“The election process was secure, accessible and safe,” Circosta wrote.
Despite the predictions of chaos and bureaucratic breakdowns on Election Day, which occasionally robbed Damon Circosta of a good night’s sleep, the chair of the North Carolina Board of Elections can finally rest easy. The state’s election went smoothly, with “remarkably few” difficulties — ”and that’s saying something,” he said.
“Every election has a number of these Election Day challenges that you have to work through,” he said. “It is notable that in the midst of a pandemic, where we had to make considerable adaptations, how few hiccups there were in the process.”
From the six polling places of 2,660 statewide that opened late,to the thousands of mail-in ballots that voters requested but never returned (as of Wednesday morning, around 92,300 absentee ballots remain outstanding), the election wasn’t without its share of problems. Yet county and state officials say they have tackled those challenges with ease, extending vote times at the precincts that saw delays and allowing mail-in ballots postmarked by Election Day to be counted if they arrive by 5 p.m. Thursday.
Phil Lehman, chair of the Durham Board of Elections, says the board “didn’t have any real glitches” on Election Day. The county prepared for possible instances of voter intimidation by putting unarmed security guards at every precinct, but he says no harassment occurred.
“In fact, one of the complaints we got was from an observer who complained about someone in uniform in a patrol car, which was part of the security service. I thought, man, if this is what passes for voter intimidation in Durham, we’re doing very well,” he laughed.
Both Lehman and Gerry Cohen, a member of the Wake County Board of Elections, agreed that mail-in voting provided the greatest challenge, largely due to changing requirements for witness information.
“It really didn’t get worked out until two weeks until the election, so we had to hold onto a number of ballots until then,” Cohen said. Still, because North Carolina law enabled counties to process absentee ballots weeks before they were counted on Nov. 3, the state reported 97% of its votes on election night.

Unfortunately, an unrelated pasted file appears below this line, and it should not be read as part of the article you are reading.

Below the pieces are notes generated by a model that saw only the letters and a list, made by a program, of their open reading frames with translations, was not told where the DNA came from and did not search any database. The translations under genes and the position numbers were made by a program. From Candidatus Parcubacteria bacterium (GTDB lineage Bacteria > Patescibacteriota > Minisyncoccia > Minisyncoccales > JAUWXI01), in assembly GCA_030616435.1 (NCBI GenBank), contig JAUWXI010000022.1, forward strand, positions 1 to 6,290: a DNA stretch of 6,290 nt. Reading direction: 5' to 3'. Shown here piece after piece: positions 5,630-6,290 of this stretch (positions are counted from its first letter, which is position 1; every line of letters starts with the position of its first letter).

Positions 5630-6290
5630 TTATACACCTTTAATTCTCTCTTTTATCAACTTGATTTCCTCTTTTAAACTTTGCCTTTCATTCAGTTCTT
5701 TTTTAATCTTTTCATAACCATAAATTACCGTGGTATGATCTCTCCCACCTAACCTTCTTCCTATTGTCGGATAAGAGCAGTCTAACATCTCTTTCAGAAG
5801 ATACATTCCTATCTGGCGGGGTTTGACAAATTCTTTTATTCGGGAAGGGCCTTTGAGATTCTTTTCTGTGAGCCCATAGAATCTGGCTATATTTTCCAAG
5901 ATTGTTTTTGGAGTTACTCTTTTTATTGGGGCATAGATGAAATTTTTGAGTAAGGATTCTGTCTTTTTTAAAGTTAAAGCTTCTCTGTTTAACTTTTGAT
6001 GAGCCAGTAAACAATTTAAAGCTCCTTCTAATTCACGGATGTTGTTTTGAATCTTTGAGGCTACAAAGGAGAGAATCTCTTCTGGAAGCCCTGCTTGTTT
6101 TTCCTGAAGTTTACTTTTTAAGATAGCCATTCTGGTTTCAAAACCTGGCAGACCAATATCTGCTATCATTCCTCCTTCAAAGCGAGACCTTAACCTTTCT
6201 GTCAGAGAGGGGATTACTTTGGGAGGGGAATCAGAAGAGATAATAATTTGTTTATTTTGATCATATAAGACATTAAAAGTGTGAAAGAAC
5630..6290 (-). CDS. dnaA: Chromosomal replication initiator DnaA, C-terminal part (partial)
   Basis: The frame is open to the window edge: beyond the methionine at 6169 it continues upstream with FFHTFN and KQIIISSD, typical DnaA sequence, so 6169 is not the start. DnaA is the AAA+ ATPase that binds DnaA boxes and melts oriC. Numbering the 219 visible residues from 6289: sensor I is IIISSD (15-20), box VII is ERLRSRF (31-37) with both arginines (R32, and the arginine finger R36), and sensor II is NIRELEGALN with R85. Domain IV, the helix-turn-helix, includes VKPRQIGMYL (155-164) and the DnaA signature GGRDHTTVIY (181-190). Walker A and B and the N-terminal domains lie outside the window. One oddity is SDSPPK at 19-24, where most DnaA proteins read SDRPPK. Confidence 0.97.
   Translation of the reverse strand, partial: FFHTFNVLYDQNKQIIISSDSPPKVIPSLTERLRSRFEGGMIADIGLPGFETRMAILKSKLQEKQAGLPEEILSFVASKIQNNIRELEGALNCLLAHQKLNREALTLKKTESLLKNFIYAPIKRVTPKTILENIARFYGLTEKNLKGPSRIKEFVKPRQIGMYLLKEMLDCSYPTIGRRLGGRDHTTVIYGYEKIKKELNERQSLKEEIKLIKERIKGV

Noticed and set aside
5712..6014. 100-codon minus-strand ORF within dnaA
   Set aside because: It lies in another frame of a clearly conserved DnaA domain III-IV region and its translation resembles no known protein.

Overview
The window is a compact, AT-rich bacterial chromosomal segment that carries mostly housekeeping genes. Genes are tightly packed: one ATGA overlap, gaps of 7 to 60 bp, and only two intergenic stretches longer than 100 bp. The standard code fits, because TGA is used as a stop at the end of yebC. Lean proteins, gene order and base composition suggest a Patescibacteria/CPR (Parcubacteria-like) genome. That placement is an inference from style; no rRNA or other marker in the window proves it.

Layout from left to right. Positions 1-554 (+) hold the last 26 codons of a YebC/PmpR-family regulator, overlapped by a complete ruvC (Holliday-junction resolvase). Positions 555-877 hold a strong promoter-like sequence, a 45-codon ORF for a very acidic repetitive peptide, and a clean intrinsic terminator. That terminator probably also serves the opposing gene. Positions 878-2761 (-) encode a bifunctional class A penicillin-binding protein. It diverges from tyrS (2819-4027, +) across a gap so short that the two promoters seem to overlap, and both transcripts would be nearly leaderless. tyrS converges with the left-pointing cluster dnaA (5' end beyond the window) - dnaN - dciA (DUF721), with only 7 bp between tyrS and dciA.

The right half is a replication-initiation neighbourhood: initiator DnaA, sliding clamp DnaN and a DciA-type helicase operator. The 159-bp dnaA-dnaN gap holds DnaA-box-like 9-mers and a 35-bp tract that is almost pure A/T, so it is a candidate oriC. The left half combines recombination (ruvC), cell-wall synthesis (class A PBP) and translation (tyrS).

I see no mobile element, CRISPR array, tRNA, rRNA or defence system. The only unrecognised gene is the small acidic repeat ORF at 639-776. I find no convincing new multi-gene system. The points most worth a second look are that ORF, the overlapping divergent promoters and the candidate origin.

Counties are now in the midst of the canvass, the final tally of votes that ends on Friday. During the canvass period, county election boards will meet to count any remaining absentee ballots postmarked by Election Day and review provisional ballots for voter eligibility.
Durham has 1,277 provisional ballots yet to be reviewed, and 2,800 absentee ballots remain outstanding. The county is unlikely to receive all 2,800, however, because some voters who requested absentee ballots may have voted on Election Day or chosen not to vote at all. The county board of elections will meet Thursday and Friday to certify the remaining ballots.
After the state board reviews county results for final certification on Nov. 24, there could be a recount in the race for chief justice of the state Supreme Court. A 10,000-vote margin is required for the losing candidate to request a recount; as of Wednesday morning, Republican Paul Newby’s lead over Democrat Cheri Beasley had shrunk to just under 1,000 votes.
While Cohen anticipates the recount, he doubts North Carolina will see any further legal challenges.
“The margins are large in the national races, and there’s no evidence of any kind of fraud,” he said.
Until the counties send their results to the state board of elections, Circosta is standing back to “supervise and support.”
“My job right now, after having built this funnel for democracy, is to let the funnel do its work over the next week,” he said.
Above, a voter fills out her ballot at the polling place at the Ruritan Club in Bahama. Photo by Henry Haggart | The 9th Street Journal
In the race for North Carolina’s 6th Congressional District, the question was not whether Kathy Manning would win, but by how much.
Manning had money. By the final Federal Election Commission filing on Oct. 14, she had raised about $1.9 million, over 30 times more than her opponent Lee Haywood, who had raised about $60,000.
Manning had name recognition. A local philanthropist with ties to big community projects, she was known from her unsuccessful campaign against Rep. Ted Budd in 2018 for the 13th Congressional District. Haywood had neither held public office nor even run before.